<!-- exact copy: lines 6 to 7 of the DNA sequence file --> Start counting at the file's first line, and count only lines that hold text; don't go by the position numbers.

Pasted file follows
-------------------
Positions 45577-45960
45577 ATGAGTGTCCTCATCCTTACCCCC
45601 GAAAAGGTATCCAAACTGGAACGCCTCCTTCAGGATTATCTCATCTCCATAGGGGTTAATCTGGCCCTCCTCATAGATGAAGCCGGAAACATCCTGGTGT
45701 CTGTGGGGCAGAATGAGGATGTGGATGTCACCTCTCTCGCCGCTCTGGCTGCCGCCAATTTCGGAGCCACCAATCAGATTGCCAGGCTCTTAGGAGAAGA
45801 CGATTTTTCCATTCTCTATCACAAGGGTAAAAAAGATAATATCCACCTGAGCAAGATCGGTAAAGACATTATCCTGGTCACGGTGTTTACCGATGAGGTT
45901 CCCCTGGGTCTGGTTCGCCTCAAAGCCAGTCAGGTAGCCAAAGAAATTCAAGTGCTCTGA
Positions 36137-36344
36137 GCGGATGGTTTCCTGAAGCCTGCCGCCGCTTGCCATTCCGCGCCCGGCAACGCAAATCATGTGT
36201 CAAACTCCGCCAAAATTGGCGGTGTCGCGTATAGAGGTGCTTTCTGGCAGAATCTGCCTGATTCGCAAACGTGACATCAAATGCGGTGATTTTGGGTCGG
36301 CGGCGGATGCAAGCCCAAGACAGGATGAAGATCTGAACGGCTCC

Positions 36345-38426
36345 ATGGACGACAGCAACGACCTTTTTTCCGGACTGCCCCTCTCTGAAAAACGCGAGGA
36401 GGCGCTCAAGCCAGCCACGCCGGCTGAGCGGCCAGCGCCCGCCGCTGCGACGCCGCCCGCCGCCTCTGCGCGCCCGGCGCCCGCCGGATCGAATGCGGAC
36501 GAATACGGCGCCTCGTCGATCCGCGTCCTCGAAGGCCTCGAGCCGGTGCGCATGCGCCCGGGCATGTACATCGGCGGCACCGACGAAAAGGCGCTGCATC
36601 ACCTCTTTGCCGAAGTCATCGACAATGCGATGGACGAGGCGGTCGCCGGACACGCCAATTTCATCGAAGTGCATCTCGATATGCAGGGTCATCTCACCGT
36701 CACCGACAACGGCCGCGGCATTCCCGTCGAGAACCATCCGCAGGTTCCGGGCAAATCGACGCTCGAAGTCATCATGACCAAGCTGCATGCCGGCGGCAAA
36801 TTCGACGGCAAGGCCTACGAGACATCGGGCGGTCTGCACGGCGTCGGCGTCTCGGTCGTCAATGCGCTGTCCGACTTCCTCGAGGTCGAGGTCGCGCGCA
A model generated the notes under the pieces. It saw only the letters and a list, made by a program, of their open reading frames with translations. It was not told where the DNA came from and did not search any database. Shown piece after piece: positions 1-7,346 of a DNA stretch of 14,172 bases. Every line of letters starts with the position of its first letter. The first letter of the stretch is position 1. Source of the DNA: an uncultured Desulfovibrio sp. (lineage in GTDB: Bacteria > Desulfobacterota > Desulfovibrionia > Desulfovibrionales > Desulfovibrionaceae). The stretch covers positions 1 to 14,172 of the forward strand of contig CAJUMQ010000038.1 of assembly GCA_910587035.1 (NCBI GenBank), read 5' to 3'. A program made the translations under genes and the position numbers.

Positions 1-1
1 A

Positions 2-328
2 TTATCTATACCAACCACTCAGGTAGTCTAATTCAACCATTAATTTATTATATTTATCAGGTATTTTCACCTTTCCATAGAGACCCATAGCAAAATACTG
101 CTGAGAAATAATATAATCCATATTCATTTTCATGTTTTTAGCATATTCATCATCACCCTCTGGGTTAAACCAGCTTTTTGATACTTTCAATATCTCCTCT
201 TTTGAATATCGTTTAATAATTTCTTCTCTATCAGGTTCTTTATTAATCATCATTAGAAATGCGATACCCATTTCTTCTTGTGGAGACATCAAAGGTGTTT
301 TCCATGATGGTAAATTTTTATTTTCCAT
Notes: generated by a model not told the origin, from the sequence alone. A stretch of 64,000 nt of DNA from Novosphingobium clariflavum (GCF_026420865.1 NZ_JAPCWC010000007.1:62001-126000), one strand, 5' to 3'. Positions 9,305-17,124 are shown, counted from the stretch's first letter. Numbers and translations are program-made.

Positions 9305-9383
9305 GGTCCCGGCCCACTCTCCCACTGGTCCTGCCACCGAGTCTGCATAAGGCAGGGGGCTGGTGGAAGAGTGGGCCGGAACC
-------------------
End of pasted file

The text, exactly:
45901 CCCCTGGGTCTGGTTCGCCTCAAAGCCAGTCAGGTAGCCAAAGAAATTCAAGTGCTCTGA
Positions 36137-36344